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If Life Is a Video Game, Then These Are the Cheat Codes

by | Aug 7, 2023 | Life Hacks

Games are bloody fun.

We can play Mario Kart or Fortnite whenever we want. What’s cool is when you live your life as if it’s a video game.

Your whole mindset changes. Reality looks different. Problems change. Solutions appear in strange places. And fellow characters in the game become helpers.

If life is a video game then these are the cheat codes.

The best advice you can get comes from a meeting with your 85 year old self

As entrepreneur Alex Hormozi gets older he’s becoming eccentric as hell.

On a recent podcast Danny Miranda asked him about where he gets advice from. That’s when he says he has a meeting with himself every Monday.

What an arrogant, ego-centric answer. But he goes into more detail. In this meeting it’s him and a second character which is his 85 year old self. Alex has a conversation with him. 85 year old Alex has some wise knowledge.

Alex says this strategy works well for him because both characters have full context of everything he’s ever done because they’re both him.

Whatever problem Alex gives 85 year old him, the answer normally is some version of “that won’t matter in the end.”

The best advice we can often find comes from those in their 80s & 90s because they are closest to death. They have nothing to lose. It’s the same reason the best biographies are written by people in this age group.

When they’re young they’re afraid to share the truth out of fear or judgement. But when they’re 80 or 90 they don’t care anymore and finally put their life experiences into a book.

The cheat code here is simple: have weekly conversations with your 85 year old self to get perspective.

Most advice we give to strangers is what we wish we could tell our younger selves — Alex Hormozi

See comedians to learn philosophy

There’s a lot we can’t say in public.

Cancel culture is real and it has people terrified. And employees are scared that if they say anything controversial online their boss might read it and show them the unemployment trap door.

Comedians can say whatever they want because it’s supposed to be a joke.

So there’s little recourse and a lot they CAN say. Writer Lawrence Yeo says “Comedians are the great philosophers of our day, primarily because humor is all about framing wisdom in an absurd way.”

I’ve never heard anyone say it like that — and it’s true. Go watch a comedy show for a lesson in philosophy. To go a step further, dare to use humor as a well to express the ideas that you believe limit our collective potential.

I’ll go first…

The diversity debate is awesome but my neighbor regularly uses it as a way to show he’s better than me. So I piss on his lawn to show him who’s boss.

That was a joke but it opens the door to an important conversation on virtue-signalling. When are important debates moving a problem closer to a solution, and when are they nothing more than status games?

Comedy is a cheat code to saying the unsaid.

Use life formulas to solve problems (like these)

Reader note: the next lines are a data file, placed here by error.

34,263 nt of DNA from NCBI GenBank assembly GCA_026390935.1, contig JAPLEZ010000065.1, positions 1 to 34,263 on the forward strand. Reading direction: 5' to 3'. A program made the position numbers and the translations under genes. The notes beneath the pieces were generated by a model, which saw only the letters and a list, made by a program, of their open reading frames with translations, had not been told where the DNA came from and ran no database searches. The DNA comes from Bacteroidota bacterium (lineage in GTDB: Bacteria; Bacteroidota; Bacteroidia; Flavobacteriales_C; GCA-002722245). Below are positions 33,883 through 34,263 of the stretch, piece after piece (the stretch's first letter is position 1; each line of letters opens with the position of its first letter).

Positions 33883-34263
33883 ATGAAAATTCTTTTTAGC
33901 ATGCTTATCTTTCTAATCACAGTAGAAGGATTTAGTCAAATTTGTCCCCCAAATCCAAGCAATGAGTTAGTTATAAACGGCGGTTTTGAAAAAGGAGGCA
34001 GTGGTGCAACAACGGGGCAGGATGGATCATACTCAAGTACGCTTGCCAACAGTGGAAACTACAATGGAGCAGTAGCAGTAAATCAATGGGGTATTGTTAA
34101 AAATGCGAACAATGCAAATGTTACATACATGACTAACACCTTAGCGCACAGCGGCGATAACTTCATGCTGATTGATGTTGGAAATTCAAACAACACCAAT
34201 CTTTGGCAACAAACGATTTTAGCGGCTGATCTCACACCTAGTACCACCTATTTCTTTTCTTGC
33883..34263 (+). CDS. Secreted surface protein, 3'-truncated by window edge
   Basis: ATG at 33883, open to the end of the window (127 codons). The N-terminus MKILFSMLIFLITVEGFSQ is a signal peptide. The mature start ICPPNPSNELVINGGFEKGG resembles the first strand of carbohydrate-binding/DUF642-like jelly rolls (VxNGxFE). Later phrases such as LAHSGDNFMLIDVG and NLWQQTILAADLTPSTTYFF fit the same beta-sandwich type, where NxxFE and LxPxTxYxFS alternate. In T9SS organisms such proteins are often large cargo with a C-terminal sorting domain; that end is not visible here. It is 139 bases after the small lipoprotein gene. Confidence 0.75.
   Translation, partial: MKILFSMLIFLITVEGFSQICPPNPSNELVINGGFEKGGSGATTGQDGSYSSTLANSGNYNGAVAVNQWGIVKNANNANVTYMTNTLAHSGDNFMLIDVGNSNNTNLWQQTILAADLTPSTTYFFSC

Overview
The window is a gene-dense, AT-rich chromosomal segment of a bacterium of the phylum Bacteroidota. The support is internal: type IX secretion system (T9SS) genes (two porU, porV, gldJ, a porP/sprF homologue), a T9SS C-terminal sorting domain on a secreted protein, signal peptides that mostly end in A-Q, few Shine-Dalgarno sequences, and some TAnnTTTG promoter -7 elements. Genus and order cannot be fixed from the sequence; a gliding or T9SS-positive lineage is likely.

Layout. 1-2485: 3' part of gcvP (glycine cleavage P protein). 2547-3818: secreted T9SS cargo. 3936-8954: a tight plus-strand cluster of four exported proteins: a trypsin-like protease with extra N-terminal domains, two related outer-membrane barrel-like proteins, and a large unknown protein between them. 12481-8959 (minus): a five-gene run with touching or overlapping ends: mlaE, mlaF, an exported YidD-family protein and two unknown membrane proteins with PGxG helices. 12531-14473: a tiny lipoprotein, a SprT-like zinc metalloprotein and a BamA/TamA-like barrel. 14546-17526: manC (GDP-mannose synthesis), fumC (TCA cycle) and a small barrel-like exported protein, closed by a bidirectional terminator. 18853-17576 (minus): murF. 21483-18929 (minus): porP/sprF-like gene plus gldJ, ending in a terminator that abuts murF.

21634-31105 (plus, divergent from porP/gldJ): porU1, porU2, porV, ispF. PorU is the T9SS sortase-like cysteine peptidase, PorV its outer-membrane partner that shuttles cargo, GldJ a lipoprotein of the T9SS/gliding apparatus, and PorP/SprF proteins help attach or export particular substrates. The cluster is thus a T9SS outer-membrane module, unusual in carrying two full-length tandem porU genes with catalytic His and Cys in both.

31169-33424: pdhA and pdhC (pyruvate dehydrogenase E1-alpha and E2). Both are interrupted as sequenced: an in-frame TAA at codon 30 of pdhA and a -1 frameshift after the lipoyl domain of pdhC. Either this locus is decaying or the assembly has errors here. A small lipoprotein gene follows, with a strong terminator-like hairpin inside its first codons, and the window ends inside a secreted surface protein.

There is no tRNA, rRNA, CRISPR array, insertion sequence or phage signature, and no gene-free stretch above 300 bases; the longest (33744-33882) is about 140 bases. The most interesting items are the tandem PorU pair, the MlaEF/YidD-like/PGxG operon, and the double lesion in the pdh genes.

There are formulas for life … and much of life is simple math. These are some of the best you’ll ever see.

Image credit-Naval Ravikant via Brian Feroldi tweet

My favorite life formula is:

Happiness = Health + Wealth + Good Relationships

Focus on these and you can’t go wrong.

The unlikely solution to busyness

Busyness is a badge of honor.

People love to say they’re busy — especially me. Are we really? Author Dan Koe slapped me in the face when he said “Chaos is our default state.”

There is never a moment when life is calm and there are zero wars. So instead of waiting for peace and calm to arrive, just take action amidst the daily chaos.

Free time is a fantasy. We make time in the chaos for what’s important.

Most of us don’t age at all

There’s your physical age and your emotional age.

Many of my high school friends are grown-ups and have children. Yet they act like babies and still like to bully others or tell stupid teenage jokes. That’s why I don’t hang around them anymore.

A similar thing happens at work. We get our first job and the first few years we learn a lot. Then eventually many of us stop growing. We take one year of experience and repeat it for 45 years and call it a career. Sad.

Get around people who become completely unrecognizable every 12 months. Be around people who grow — not those who die at 25 and get buried at 75.

One big great catastrophe doesn’t ruin your life

Ernest Dimnet wrote the book “The Art of Thinking.”

As a former French priest, he’s not the person I’d normally pay attention to but he makes a good point:

The happiness of most people is not ruined by great catastrophes or fatal errors, but by the repetition of slowly destructive little things.

Cheat code: The small things are everything.

If you can’t solve a problem, it’s because of this…

I get weird messages all the time with some version of “I don’t know how to start writing online. Can you help?”

It seems a strange question in the digital age, where you can google or ChatGPT the answer to pretty much anything. Modern philosopher Naval Ravikant says “ “If you don’t know it, it’s because you aren’t interested in it.”

The cheat code here is we’re naturally resourceful to go figure stuff out and get the answers when we’re ‘interested.’

So do things that interest you rather than chase shiny objects for upgraded status in things you don’t really care enough about to do the work to learn.

IQ Versus EQ

IQ used to be the holy grail.